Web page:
President Barack Obama began today a three-day visit to China for the Asia-Pacific Economic Cooperation summit and a formal state visit with Chinese President Xi Jinping. Climate change will be high on the agenda during summit talks and the president's discussions with President Xi. What emerges could prove significant for both international climate change negotiations and Obama's domestic environmental policies.
Because of the need for US-China cooperation on climate change, say some observers, it will be important for both countries to offer new commitments on stepping up efforts to address climate change.
"This is no small time. Discussion between the two men holds the fate of the world's climate future," Li Shuo of Greenpeace East Asia said. "This will be the last chance for the top leadership of the world's two biggest economies before they finalize their post-2020 climate targets early next year."
A key line of attack from Republicans on Obama's plan for cutting greenhouse gas emissions is their claim that regulations will cost businesses billions of dollars, kill jobs, raise energy bills, and do little to address climate change because the emissions from developing nations — first and foremost China — continue to grow as their economies expand and millions of people move from poverty to energy-intensive, middle-class lifestyles.
The administration seems acutely aware of the need to defend itself from this criticism and has consistently sought to link efforts at cutting emissions at home to winning commitments from China to cut its carbon pollution.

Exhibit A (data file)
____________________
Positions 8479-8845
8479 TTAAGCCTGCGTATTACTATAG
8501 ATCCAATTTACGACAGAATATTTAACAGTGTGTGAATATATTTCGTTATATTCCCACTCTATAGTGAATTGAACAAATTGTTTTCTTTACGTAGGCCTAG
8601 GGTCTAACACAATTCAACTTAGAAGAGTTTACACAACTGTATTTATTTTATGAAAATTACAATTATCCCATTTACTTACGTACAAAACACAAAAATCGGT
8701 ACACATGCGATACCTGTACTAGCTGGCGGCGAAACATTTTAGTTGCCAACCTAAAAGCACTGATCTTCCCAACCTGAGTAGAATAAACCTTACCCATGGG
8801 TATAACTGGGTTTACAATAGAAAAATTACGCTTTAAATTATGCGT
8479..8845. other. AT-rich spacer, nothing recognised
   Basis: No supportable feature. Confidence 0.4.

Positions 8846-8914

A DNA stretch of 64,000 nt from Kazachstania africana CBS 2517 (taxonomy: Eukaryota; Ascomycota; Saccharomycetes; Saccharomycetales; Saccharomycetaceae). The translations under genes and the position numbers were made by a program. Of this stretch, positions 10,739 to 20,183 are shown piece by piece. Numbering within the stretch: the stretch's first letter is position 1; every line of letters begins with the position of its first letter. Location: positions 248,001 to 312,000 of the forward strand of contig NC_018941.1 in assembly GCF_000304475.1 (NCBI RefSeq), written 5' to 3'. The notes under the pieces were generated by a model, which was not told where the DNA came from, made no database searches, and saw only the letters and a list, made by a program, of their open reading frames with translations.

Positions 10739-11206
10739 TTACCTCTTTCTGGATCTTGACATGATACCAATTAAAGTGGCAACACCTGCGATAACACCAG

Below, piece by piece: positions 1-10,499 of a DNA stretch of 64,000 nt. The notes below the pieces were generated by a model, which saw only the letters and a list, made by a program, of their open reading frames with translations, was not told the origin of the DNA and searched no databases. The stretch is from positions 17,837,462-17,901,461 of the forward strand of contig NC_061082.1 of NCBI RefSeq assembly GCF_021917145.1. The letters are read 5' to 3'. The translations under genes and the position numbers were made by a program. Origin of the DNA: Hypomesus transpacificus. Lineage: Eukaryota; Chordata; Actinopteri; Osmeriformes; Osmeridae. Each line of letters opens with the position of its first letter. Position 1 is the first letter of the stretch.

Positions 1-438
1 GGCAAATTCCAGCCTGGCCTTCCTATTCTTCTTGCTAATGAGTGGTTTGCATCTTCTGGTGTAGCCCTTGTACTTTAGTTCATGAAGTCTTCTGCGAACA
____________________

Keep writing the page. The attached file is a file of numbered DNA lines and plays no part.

"How our two countries lead — China and the United States — or don't lead on climate and clean energy will make the difference as to whether or not we're able to fully take advantage of this unprecedented economic opportunity," Secretary of State John Kerry said on Tuesday, speaking about US-China relations at the Johns Hopkins School of International Studies.
While the emissions from the two countries account for roughly half of all the world's annual carbon dioxide pollution, some observers say China's efforts far surpass that of the United States.
"China is already doing more than the US to fight climate change," Lucia Green-Weiskel, Senior Consultant at the Beijing-based Innovation Center for Energy and Transportation, told VICE News. "Obama acknowledged this himself in his 2009 State of the Union address when he admitted that China, and not the US, has launched the largest effort in history to make their economy energy efficient. But China will never agree to the terms dictated by the US — because essentially the US is just trying to use China as an excuse not to act."
President Obama announced in June of last year his Climate Action Plan, which aims to reduce US greenhouse gas emissions 17 percent below 2005 levels by 2020. Because of Congressional opposition to putting a price on carbon pollution, Obama has issued executive orders, calling on the Environmental Protection Agency to impose restrictions on greenhouse gas emissions from power plants and other sources.
China's consumption of coal dropped in the first three quarters of 2014, the first time that has occurred in the 21st century.
China, meanwhile, leads the world in clean energy investment, according to a recent survey of renewables, spending $56 billion in 2013, compared to $48 billion in Europe and $36 billion in the US. Government officials have said a national cap-and-trade system might be launched in 2016. Cap-and-trade programs are already underway in seven industrial regions of the country.